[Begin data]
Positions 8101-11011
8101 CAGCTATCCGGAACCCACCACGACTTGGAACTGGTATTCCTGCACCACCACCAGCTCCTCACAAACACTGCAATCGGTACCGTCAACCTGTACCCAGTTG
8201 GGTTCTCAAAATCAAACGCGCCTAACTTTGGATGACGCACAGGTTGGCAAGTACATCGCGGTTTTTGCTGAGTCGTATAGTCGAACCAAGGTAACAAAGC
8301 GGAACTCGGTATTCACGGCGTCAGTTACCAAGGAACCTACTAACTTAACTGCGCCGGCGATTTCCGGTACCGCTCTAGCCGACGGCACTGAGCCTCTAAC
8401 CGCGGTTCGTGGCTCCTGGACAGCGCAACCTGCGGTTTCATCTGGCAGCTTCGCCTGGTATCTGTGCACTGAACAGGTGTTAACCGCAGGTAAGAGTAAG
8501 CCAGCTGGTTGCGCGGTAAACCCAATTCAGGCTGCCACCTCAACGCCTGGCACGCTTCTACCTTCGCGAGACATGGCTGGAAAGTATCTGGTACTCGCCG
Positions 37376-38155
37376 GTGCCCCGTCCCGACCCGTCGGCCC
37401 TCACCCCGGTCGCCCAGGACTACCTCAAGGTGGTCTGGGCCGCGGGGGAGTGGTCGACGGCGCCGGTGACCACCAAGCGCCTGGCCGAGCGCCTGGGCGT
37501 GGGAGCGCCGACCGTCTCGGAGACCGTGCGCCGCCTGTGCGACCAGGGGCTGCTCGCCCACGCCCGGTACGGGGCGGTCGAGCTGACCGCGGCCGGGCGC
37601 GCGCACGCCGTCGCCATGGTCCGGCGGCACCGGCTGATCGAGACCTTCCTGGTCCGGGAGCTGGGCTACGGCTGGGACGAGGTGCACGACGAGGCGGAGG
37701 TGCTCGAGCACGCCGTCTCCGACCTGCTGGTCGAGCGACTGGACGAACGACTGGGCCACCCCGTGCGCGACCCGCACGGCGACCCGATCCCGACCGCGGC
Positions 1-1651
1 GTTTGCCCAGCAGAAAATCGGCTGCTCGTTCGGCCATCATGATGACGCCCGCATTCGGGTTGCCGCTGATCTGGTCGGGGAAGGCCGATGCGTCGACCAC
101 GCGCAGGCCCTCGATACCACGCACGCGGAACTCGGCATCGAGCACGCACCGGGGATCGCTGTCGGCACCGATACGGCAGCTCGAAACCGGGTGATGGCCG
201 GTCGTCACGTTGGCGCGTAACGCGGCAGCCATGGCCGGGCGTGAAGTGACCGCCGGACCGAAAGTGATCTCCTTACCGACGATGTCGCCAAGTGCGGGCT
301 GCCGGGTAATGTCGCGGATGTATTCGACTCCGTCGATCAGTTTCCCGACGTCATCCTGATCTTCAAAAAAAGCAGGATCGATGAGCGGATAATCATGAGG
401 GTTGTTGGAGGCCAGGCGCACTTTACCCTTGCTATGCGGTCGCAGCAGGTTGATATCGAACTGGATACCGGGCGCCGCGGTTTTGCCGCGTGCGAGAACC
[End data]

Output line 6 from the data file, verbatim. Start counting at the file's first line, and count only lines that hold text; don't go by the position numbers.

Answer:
8501 CCAGCTGGTTGCGCGGTAAACCCAATTCAGGCTGCCACCTCAACGCCTGGCACGCTTCTACCTTCGCGAGACATGGCTGGAAAGTATCTGGTACTCGCCG